Visual cues are something I have obviously been aware of but did not give them the respect they deserve. Michele spent a lot of time discussing how easy it is to sabotage our training with confusing signals and body language. The seminar convinced me that this is an area I need to pay more attention. Visual cues for me break down into two main areas. The first is the importance of clean training. The second is the importance of environmental cues.
Michele's handout describes "Blocking" a marker (clicker etc.). Blocking is anything that distracts the dog from its awareness of the behavior that it is performing. Any action, noise or visual incident that occurs before or during the marker can prevent the dog from understanding what is actually being rewarded. Handlers can easily block their audible marker with hand movements, a food pouch, body movenments or words spoken before or during the intended marker. Michele only uses a bait bag when training new behaviours where she would need a high rate of reinforcement and even then makes sure that the bait bag is on the opposite side of the body. Treats are normally hidden in her pockets and she uses toys that are easily hidden. A favourite trick of hers is to use those flat road kill toys for tugging and she hides several on her body. That lets her pull one out, play and then put it away where the dog can see. She then surprises the dog by pulling another toy off her body. Her theory is that she wants the dog to think she is the source of endless good stuff even if it isn’t right in front of the dog.
Clean training involves keeping neutral body language when teaching behaviours, marking the behaviour cleanly and THEN moving to reward the behaviour. Dogs are very visual learners and it is sooooo easy to unconsciously give body cues that end up being the lure to get the dog to do what we want. Haven’t we all have had those moments where we think our dog knows a voice cue but instead stares blankly at us when we ask for the behaviour? We need to remember to keep our bodies neutral (i.e. hands at side, standing casually straight etc.). Mark the behaviour with a clicker or other marker and ONLY then we may move to reward the behaviour. It is fine to praise in between the marker and the treat and that will classically condition the praise which can be beneficial.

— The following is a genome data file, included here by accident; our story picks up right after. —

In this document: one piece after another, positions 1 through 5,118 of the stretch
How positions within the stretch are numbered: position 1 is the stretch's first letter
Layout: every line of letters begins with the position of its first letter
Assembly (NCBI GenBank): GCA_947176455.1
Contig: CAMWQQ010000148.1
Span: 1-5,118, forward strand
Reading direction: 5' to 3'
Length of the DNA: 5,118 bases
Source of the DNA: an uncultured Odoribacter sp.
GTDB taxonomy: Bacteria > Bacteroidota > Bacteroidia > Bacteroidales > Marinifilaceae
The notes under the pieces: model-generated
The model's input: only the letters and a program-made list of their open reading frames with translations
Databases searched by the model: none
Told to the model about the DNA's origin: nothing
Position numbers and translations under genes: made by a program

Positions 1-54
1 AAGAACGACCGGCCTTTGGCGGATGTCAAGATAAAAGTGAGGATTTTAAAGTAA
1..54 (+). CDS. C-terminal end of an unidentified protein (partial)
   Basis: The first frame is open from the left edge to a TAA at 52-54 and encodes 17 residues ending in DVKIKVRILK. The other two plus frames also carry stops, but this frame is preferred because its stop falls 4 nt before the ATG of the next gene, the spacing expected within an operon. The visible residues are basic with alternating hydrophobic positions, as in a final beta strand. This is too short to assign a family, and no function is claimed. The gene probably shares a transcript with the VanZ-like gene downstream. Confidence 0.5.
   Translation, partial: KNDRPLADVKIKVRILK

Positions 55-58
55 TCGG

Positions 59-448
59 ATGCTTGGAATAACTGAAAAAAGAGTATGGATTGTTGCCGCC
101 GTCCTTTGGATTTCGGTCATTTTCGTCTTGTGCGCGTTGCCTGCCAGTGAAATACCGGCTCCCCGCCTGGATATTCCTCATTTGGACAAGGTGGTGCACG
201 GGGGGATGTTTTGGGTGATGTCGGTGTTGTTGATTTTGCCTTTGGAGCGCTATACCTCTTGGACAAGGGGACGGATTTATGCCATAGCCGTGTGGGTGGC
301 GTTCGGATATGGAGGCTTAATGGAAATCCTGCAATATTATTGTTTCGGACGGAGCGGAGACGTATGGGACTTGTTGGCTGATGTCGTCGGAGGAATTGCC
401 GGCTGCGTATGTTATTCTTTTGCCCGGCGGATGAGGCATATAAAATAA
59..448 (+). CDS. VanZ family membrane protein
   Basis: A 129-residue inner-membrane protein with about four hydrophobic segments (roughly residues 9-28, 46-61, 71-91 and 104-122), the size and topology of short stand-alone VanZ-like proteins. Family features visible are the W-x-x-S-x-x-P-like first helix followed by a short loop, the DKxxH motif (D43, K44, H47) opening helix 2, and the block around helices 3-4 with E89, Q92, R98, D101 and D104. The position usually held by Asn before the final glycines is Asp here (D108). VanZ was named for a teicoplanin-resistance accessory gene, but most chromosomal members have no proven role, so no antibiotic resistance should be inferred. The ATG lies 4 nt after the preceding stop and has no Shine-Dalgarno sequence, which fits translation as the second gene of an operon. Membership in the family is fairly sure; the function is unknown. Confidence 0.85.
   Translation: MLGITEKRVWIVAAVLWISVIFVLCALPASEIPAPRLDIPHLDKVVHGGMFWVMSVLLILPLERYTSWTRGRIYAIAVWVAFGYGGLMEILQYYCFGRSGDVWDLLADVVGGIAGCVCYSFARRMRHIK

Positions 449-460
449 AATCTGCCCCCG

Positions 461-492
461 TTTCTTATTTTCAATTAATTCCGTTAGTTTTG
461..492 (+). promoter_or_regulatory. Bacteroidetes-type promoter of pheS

My mechanics have really improved over the last year but I still find myself with my hands in the treat pouch before they should be or my body in some sort of luring position. It’s fine to use our body language as a cue for behaviour (and many freestyle moves are cued by body) but we should only be using the position that will be the final clean cue for the dog. Lures that become habitiual visual cues for the dog will evolve into required cues. The good news is that I am recognizing my bad habits now which is a good step to stopping them. This seminar just reinforced that I need to be constantly vigilant about keeping things clean.
The second part about visual cues is to be aware of environmental cues. Michele spoke of watching dogs compete the first few times in a freestyle or obedience routine and the moment where dogs that are heavily rewarded with food figure out that there is no reward coming. Dogs learn very quickly that the presence of ring gates indicate long working patterns with no rewards. When we throw in stressed out owners it quickly adds up to not much fun for the dog. She believes in training the entry into the ring as a regular behaviour that is rewarded. One exercise we did at the seminar was to enter through a set of ring gates with our dogs as if we were to start an obedience round or freestyle routine. If you have access to someone who can act as a ring steward and usher you in and take the leash that is even better. Do those types of actions and then stop and have a play party with your dog. Mix up the reinforcement schedule by sometimes asking for a few behaviors and then having the party. After the party return to exit the ring gates quietly, leash up and exit the ring. Repeat often so the presence of ring gates becomes a strongly reinforced cue to start work and also have fun.
These fun party moments are important ways to reinforce our dogs without using food or toys. Be sure to note how your dog likes to “party”. Some dogs don’t like their owners being all crazy and they should be rewarded with calm petting or other things they enjoy. Stella loves to bounce around but that can also sometimes get her over stimulated so depending on her mood I should mix that up with butt scratches and goofy talk. It was quite impressive to watch the seminar participants work this exercise. Many dogs enter the ring very slowly the first time and then look totally confused at the “party”. Pretty much every dog showed significant improvement in attitude by the third attempt.
These environmental cues are everywhere in competition. In obedience think of two people standing with crossed arms for the figure eight or a judge following you around with a clip board. Consider if we dress or move the same way in competition as we do in regular training? Be aware of those sorts of things and work them to our advantage because if you don’t the dogs will figure out they are cues that another boring time in the ring is ahead for them.
I would advise anyone to take part in a seminar with Michele. I very much enjoyed my time and hopefully these posts represent some of the information acurately. If not it is totally my fault because she was fabulous!